Over-Loved Stocks That Don't Stack Up

 | Oct 31, 2012 | 3:23 PM EDT
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Today we will try to get back to business as usual in the markets. The earnings reports will begin to dominate the news once again. The bulls will look for any positive sign to be buyers as we head into year-end, and the bears will celebrate any signs of weakness. I will simply sit back and apply my usual sense of cynicism to the whole show.

I confess that at this point I am most cynical about the bull case for the market. Earnings are following the same revenue-light pattern with lowered guidance that we have seen all year. The economy is still solidly in "better but not good" mode, and Europe is still a mess. The only real bullish case relies on low interest rates, and as powerful as that has been, I am not sure it is enough to keep moving the market higher.

My opinion on market direction does not matter that much, as I am not a trader, and I evaluate stocks on a case-by-case basis. Once I was done updating my files on infrastructure and banking this week, I spent some time playing around with Piotroski F-scores, which use a set of nine fundamental criteria to help investors gauge a firm's financial position. F-scores have been found to be very predictive of future stock price movements when combined with valuation, and in the past few days I have used them in several ways to uncover opportunities. My cynical side also led me to use F-scores to find some stocks that investors should avoid right now because of low scores and high valuations.

When using Piotroski F-scores, one thing I found interesting was how many of the market's growth darlings actually have a Piotroski score of 5, which is the line in the sand for using F-scores. A score above 5 indicates potential outperformance, and below that level is negative. A score of 5 indicates that a stock is just a lukewarm market-tracking stock, according to my research. Stocks that score a 5 but have been over-loved include Chipotle Mexican Grill (CMG) , Intuitive Surgical (ISRG), Baidu (ISRG) and Broadcom (BRCM). Given their high valuation and middling scores, I see no reason to own these stocks right now.

The other thing I note is that almost all of the large-cap real estate investment trusts have a score of 5 or lower. This group is overbought, overvalued and over-loved by asset allocators. As much as I love real estate as an asset class for the next decade, the large-cap REITs are priced for perfection and beyond. REITs with scores below 5 include Equity Residential (EQR), Prologis (PLD) and SL Green (SLG). Given the high valuations and low F-scores, I would not be willing to own the group and would consider shorting these names if they continue to rise.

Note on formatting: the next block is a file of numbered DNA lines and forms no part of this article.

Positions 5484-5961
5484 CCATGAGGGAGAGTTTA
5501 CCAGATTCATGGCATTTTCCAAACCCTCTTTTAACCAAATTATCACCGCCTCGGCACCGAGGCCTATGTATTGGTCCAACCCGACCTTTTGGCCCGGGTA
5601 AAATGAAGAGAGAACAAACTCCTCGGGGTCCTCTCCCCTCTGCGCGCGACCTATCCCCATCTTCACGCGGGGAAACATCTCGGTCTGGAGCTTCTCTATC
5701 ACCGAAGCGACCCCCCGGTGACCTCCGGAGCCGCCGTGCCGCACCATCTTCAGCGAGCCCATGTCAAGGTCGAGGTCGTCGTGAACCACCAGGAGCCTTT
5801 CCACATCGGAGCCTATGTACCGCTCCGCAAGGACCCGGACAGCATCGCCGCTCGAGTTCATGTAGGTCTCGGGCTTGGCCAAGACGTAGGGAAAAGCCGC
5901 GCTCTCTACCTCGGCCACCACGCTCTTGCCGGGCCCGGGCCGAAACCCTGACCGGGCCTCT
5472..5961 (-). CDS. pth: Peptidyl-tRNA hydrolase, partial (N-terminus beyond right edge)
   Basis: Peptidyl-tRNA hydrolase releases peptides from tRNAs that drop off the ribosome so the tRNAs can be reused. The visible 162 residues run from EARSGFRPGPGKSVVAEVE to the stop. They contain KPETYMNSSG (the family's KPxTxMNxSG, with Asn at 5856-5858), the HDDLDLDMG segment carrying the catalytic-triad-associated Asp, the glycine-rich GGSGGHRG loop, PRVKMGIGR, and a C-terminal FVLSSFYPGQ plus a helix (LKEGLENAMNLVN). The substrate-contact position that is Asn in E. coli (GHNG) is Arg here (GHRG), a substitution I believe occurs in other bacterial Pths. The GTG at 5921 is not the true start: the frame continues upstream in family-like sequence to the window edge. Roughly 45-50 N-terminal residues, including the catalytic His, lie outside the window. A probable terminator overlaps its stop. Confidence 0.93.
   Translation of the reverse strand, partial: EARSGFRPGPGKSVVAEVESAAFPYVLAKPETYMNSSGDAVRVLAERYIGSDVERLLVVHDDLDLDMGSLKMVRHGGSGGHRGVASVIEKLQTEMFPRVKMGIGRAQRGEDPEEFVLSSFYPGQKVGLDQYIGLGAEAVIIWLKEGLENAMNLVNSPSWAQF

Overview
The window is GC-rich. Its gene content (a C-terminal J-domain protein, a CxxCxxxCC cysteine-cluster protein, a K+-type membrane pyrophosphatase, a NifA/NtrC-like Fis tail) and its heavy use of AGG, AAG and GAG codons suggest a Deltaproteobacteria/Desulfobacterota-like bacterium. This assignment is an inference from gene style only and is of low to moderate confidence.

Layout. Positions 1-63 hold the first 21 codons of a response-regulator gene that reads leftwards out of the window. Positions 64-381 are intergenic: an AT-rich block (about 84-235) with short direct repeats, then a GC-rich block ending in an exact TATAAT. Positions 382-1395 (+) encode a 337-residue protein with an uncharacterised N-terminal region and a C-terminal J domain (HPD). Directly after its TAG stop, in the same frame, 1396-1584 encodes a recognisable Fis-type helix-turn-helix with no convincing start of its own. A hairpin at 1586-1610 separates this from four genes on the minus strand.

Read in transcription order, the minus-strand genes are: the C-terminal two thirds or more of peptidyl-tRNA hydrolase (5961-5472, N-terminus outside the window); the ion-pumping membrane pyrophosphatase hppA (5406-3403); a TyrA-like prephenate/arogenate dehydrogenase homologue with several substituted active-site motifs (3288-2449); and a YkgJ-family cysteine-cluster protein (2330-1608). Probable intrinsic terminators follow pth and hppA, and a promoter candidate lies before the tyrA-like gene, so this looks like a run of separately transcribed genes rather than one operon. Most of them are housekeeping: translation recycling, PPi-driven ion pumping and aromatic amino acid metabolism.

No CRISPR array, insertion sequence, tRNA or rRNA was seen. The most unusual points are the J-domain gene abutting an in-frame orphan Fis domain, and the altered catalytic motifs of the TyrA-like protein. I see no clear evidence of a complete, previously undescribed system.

Telecom companies do not fare much better. Both AT&T (T) and Verizon (VZ) have F-scores of 5, and I believe it's highly unlikely that these stocks do any better than the broad market for the next year or so. Both have had a great run the past few years, but there is no solid reason to buy them here. Century Link (CTL) has also done very well, but its F-score indicates a strong possibility that it will lag the market going forward.

One of the biggest stocks out there with very high valuation and an F-score indicating underperformance is Facebook (FB). I like the service and have a fairly active Facebook account that I use to keep in touch and share ideas with friends and family all over the world. In spite of that, I have been skeptical and bearish on the stock since day one. I do not believe the company will figure out how to monetize its user base under the current model. I do not know anyone who clicks ads on the site or buys products on the basis of Facebook pages. I don't believe it will ever convert to a subscriber model either. Facebook will be with us for a long time, I suspect, but it won't be the wild growth stock that some expect. Since it has very high earnings and asset valuation and an F-score of just 4, I would avoid the stock and short strength in Facebook.

Now that I have embraced my inner cynic, I will get back to my bread and butter and spend the rest of the week sharing some F-score-based discoveries of safe and cheap stocks as well as long shots that have a high probability of hitting the jackpot in the years ahead.

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